Ahmaud Arbery’s killers have been charged with committing a hate crime nearly two years after his death

Story by Eliana Merck, Editor in Chief

Travis McMichael, Gregory McMichael and William “Roddie” Bryan, the three white men who murdered Ahmaud Arbery, a black man, have all been charged with interferring with Arbery’s rights (a hate crime) and attempted kidnapping.

On February 23, 2020,  Arbery was jogging in a residential area in Brunswick, Georgia. The McMichaels saw Arbery, grabbed their guns, went into their pickup truck, and pursued him. Bryan, their neighbor, joined them in their pursuit in his own truck and recorded the incident on his phone. Travis McMichael then shot and killed Arbery. All three men have already been serving life in prison for this crime since last year.

This year’s charges of hate-crimes were backed by a variety of messages and social media posts Travis McMichael and Bryan had on their phones. They had both used racial slurs and made derogatory remarks aimed towards black individuals, privately and publicly. For example in 2018, Travis McMichael commented on a video of a black man pranking a white man, saying, “I’d kill that f***ing n****r.” In addition, a woman who had worked under Travis McMichael in the U.S. Coast Guard reported that he referred to her as a “n****r lover” after being informed that she had dated a black man.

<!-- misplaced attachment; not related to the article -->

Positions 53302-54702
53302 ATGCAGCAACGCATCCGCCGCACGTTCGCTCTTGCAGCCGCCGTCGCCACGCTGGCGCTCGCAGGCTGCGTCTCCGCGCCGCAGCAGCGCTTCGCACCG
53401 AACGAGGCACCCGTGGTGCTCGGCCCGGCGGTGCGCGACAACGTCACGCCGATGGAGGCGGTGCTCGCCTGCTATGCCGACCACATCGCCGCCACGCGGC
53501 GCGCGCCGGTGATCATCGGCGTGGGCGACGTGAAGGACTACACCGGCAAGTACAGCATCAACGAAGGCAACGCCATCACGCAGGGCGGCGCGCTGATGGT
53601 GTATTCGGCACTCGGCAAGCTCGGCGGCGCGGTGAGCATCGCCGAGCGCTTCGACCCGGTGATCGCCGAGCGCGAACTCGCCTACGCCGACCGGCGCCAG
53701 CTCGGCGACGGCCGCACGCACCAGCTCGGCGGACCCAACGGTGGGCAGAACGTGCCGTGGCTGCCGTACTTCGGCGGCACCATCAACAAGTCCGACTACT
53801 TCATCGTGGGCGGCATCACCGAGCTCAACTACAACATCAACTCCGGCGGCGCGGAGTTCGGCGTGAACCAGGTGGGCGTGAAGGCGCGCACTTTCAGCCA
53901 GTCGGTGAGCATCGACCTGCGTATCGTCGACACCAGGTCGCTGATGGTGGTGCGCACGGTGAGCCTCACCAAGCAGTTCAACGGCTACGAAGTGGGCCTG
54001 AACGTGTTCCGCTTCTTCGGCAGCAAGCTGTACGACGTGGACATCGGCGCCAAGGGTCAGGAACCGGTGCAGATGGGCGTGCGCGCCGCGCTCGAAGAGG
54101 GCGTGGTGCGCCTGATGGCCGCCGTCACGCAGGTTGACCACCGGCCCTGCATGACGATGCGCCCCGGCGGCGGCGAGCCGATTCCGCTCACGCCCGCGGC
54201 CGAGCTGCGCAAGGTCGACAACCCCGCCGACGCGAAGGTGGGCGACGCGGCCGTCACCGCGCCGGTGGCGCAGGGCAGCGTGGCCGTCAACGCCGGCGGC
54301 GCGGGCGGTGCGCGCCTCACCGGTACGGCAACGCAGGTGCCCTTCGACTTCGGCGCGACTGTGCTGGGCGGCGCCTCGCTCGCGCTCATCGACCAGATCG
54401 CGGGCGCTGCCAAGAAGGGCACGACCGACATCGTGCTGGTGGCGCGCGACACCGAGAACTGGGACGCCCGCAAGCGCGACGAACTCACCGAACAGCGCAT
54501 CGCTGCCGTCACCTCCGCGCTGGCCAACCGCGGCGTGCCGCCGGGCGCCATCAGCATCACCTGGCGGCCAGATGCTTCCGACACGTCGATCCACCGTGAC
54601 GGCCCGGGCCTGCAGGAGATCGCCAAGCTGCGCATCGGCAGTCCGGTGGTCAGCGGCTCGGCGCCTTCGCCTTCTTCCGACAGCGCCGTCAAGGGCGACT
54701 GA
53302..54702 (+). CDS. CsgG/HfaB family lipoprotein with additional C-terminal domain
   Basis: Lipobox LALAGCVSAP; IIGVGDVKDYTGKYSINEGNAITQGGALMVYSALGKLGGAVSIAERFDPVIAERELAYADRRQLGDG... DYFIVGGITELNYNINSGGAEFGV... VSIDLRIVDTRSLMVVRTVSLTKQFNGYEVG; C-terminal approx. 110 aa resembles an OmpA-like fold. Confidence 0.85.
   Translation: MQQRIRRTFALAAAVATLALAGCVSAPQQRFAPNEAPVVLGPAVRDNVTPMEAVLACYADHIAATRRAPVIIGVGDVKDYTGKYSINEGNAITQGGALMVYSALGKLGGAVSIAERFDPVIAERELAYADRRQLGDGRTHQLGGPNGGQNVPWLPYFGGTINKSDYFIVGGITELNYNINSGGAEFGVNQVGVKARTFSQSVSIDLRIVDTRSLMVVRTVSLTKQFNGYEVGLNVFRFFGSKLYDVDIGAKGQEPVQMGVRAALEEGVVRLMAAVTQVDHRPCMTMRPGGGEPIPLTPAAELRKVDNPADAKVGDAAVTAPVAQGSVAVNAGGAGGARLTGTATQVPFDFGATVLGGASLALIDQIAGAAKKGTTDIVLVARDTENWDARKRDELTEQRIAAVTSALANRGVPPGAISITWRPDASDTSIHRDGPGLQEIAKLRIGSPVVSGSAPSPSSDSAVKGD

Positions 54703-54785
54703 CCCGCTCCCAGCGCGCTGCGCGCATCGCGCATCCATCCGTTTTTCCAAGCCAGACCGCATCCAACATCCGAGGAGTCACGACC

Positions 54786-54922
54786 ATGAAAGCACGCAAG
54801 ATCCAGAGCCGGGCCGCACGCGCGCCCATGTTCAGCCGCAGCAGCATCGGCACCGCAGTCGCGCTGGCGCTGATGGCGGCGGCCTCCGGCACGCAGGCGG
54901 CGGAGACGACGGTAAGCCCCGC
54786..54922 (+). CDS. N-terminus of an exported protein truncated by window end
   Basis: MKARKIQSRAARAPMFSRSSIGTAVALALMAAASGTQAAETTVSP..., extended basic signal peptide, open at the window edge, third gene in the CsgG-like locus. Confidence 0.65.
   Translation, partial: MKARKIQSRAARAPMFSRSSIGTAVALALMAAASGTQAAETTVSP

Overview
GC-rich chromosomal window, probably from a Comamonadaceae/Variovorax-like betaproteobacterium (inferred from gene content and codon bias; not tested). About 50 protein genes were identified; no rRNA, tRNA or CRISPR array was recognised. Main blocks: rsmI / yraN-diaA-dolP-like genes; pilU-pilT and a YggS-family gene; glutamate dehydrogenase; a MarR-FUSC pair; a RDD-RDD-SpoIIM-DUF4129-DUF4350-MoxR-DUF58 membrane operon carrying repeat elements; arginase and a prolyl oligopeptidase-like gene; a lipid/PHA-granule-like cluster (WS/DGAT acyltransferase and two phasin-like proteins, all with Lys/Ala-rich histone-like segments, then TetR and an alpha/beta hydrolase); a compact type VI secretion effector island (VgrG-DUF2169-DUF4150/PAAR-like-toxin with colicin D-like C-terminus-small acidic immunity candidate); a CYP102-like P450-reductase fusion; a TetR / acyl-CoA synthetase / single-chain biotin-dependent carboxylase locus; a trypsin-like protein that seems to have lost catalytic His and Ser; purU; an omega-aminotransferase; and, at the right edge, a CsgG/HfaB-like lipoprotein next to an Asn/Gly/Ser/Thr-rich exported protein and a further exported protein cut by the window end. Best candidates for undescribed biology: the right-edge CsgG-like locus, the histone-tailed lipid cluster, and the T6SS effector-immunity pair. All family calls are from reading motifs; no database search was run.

Arbery’s life should have never been taken in the first place, especially for the reason it was taken. Black individuals have been purposefully targeted for the color of their skin and racially profiled by white people for the vast majority of history. The list of souls that have been taken by racist individuals is countless, and it keeps growing even in the present day. Trayvon Martin, Tamir Rice, and Elijah McClain are all fairly recent examples of black victims who have yet to receive justice. In one way or another, the justice system has failed all of them, doing anything ranging from not arresting their killers to not charging their killers with a racially-motivated hate crime. 

The justice system waited nearly two years to deliver justice to Ahmaud Arbery and his family, and it took the consistent support and protests of activists for them to take action. The justice system should not need the push of the public to properly do its job of trying to right wrongs.

But, did Ahmaud Arbery truly receive justice? Some may describe this trial as Arbery finally getting justice, but others disagree. Wanda Cooper-Jones, Arbery’s mother, stated after the trial, “We as a family will never get victory because Ahamud is gone forever.” 

Arbery’s life mattered as much as anyone else’s, and he should still be alive today.